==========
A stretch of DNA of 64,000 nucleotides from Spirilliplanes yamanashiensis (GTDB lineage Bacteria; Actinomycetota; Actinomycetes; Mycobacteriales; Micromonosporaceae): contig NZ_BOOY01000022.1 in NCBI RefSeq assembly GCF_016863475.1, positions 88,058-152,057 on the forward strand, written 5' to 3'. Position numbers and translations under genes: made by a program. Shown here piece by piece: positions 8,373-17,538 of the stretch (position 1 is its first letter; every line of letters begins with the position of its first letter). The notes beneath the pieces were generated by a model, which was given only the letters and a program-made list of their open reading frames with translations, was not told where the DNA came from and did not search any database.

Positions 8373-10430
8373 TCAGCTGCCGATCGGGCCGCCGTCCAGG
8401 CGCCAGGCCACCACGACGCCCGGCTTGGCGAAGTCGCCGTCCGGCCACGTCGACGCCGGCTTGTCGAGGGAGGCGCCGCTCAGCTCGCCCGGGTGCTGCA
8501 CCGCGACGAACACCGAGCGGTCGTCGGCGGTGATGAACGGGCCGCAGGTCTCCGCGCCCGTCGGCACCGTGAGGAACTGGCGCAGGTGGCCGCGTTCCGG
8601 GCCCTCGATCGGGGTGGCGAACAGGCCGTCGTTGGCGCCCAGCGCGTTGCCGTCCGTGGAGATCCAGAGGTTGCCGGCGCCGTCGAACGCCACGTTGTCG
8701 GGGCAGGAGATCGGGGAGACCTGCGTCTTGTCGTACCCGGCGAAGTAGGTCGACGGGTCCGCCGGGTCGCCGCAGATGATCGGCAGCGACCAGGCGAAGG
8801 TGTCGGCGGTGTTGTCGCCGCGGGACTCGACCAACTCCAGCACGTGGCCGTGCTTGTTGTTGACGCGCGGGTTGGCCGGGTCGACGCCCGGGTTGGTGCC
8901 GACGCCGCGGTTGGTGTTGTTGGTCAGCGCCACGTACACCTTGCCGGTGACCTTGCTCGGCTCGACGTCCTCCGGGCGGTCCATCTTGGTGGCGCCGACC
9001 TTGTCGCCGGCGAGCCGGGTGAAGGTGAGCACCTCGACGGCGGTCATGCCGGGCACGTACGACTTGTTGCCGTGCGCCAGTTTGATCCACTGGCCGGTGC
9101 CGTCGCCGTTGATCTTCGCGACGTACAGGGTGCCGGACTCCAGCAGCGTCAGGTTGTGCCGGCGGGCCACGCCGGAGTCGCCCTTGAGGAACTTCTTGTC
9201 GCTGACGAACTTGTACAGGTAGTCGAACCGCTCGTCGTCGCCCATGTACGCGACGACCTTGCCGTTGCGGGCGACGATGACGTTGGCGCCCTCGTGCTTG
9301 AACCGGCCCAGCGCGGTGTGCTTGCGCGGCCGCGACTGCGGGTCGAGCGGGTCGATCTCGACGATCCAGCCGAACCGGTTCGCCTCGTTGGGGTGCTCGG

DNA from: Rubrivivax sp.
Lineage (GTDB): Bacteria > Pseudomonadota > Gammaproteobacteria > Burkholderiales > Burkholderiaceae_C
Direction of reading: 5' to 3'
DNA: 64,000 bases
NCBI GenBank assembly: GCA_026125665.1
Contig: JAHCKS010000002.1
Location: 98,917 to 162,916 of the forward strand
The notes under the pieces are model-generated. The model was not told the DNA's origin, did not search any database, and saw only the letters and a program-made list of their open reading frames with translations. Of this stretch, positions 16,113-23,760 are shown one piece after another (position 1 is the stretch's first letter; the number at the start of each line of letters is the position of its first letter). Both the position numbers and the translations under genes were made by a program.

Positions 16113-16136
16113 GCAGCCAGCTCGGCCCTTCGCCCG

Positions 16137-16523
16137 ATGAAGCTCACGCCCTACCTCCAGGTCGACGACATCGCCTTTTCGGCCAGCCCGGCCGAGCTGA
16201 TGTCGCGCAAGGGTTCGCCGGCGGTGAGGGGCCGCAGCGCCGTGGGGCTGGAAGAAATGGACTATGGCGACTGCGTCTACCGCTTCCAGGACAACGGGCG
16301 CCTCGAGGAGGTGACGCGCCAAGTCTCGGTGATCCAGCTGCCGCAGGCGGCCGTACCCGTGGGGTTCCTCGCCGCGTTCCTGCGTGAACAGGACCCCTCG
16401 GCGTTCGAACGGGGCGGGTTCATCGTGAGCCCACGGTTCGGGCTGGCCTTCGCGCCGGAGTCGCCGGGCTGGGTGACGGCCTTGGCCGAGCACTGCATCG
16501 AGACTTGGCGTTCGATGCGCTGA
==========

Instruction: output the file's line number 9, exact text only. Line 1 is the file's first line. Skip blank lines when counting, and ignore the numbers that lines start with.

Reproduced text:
8901 GACGCCGCGGTTGGTGTTGTTGGTCAGCGCCACGTACACCTTGCCGGTGACCTTGCTCGGCTCGACGTCCTCCGGGCGGTCCATCTTGGTGGCGCCGACC